Your method is really a clever way to do this. Much better than the scary looking balancing acts I've Seen others try. I intend to swap my engine when my financials are in better shape. I have been thinking about ways to do this job for a while now, and I have decided based my current tools I am going to go with the FSM method with a slight twist. Once the engine is ready to be dropped, I am going to lower the VAN to the tires, and place the jack, or whatever equipment I will have then, under the Motor. I will then lift the van until the engine can clear the van. I think this method will work best for me since I don't have to go through as much stress lowering the engine from a raised vehicle, but raise the van instead, which I have done plenty of times. I will take plenty of pictures and post here later.

  6. #26
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    Re: A twist on Previa engine removal

    EXCELLENT! Thanx for the info and tips.....I'm much more encouraged to take this rebuild project on by myself! Unfortunately I just recently had right shoulder cuff surgery from a skiing accident on Pike's Peak. So it'll be awhile before i can get to this project but in the meantime I'll be amassing all the parts, etc, et al, to include an official Toyota shop manual. It would be real nice if there was a U-tube vid or the like showing a step-by-step process...it would be like a paint by numbers picture. You get a nice looking pix by a non-artist Anyway, I guess I'll be shopping around online for a shop manual. I already got a rebuilt head from a place in Texas thru e-bay for a mere $297. including shipping. They wanted the cracked head back for parts I guess. I agree taking the block to a good local auto machine shop is a good call as I don't have all those precision tools either. Do you know of a great resource for a Toy shop manual? How about the timing chain and I think oil pump chain in the front end along with glide rails....should all those be replaced after 265K miles do you think?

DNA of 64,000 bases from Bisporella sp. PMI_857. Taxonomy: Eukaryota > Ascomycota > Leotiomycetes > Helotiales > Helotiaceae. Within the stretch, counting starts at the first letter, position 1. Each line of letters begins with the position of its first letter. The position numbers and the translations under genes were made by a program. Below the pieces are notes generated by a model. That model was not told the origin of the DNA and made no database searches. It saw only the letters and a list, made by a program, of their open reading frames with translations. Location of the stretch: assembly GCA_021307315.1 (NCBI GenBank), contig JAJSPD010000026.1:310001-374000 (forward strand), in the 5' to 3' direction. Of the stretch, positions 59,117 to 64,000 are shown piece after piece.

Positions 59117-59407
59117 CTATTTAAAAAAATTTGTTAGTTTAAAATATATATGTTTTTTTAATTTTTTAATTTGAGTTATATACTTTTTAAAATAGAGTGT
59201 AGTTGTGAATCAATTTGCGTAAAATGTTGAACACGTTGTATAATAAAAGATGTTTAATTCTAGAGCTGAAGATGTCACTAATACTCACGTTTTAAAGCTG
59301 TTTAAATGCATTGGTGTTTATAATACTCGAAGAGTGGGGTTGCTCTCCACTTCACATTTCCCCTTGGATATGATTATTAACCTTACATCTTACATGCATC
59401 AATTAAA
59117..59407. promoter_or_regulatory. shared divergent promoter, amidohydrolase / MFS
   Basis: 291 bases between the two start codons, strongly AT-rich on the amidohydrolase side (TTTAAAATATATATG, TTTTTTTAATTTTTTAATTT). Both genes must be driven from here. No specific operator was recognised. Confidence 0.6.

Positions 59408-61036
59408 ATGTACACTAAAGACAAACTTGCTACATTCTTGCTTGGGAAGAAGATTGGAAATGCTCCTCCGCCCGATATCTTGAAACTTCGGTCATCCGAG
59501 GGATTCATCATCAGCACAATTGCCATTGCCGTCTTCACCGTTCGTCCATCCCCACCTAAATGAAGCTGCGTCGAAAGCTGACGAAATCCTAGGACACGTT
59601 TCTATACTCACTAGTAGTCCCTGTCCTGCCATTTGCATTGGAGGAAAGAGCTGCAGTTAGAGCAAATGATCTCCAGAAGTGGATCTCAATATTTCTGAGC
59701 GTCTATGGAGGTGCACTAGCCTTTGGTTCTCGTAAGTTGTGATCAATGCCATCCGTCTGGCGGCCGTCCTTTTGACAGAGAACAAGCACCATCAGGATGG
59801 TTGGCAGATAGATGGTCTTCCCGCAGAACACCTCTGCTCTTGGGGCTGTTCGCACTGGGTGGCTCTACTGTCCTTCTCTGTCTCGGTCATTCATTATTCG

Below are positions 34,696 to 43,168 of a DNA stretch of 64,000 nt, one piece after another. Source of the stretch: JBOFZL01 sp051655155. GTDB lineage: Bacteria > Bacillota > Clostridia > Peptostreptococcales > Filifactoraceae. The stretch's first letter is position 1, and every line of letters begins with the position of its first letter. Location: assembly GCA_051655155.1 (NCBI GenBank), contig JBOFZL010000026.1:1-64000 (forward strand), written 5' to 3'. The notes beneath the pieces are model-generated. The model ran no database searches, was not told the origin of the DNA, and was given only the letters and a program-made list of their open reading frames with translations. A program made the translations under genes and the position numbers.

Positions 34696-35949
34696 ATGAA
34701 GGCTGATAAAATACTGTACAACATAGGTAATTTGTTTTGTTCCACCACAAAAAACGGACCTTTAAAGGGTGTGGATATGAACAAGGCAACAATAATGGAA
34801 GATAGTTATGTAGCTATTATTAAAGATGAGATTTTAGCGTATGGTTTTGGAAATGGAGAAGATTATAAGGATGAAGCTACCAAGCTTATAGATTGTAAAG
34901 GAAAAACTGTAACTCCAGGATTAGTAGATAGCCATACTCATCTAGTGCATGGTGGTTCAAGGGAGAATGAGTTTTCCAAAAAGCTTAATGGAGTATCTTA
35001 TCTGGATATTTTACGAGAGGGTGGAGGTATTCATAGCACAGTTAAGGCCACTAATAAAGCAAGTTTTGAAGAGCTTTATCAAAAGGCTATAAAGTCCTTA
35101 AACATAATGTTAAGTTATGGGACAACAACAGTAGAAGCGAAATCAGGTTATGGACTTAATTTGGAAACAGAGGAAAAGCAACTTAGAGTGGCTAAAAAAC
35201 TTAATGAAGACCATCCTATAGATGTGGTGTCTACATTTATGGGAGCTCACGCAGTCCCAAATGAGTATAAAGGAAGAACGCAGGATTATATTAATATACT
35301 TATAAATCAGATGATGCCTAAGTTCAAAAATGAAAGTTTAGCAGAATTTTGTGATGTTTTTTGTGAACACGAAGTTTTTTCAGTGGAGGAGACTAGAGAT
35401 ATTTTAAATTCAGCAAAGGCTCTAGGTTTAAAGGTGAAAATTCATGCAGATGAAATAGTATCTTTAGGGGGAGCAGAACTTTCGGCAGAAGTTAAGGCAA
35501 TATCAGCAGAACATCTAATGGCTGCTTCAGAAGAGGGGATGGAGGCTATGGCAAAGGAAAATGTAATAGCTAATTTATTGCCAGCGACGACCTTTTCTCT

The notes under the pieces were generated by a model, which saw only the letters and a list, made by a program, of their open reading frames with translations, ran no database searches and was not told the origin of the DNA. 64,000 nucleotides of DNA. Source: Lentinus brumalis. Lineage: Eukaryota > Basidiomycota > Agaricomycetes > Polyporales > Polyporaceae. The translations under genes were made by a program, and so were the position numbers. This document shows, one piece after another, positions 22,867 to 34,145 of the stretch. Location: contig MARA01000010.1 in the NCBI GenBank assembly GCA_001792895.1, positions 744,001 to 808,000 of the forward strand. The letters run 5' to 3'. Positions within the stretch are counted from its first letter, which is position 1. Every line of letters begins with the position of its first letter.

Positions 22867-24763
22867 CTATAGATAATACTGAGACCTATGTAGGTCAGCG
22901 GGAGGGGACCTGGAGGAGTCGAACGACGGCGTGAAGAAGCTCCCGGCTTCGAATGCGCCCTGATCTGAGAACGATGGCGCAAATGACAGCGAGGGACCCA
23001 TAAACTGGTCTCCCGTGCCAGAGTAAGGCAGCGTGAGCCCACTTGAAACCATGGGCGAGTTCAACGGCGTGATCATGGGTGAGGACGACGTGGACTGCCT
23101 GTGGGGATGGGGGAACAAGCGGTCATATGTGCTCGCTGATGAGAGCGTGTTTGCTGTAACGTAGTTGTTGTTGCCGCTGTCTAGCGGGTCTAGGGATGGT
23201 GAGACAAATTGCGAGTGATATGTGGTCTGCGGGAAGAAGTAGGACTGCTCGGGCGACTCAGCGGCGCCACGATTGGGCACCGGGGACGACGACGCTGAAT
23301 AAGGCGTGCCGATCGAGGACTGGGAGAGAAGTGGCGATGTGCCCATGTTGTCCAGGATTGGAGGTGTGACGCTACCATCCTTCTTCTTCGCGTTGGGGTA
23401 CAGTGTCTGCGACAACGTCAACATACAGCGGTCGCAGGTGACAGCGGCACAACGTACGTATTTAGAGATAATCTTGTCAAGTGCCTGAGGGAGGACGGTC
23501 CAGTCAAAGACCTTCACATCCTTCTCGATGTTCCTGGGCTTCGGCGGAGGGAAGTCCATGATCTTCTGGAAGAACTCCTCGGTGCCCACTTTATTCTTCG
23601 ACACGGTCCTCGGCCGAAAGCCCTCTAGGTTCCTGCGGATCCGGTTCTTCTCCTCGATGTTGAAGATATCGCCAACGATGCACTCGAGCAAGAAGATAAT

It's great there's people like you that are out there to help and willing to do so! Next time you're in the Colo Spgs/Pike's Peak area I'll take you out for a steak dinner.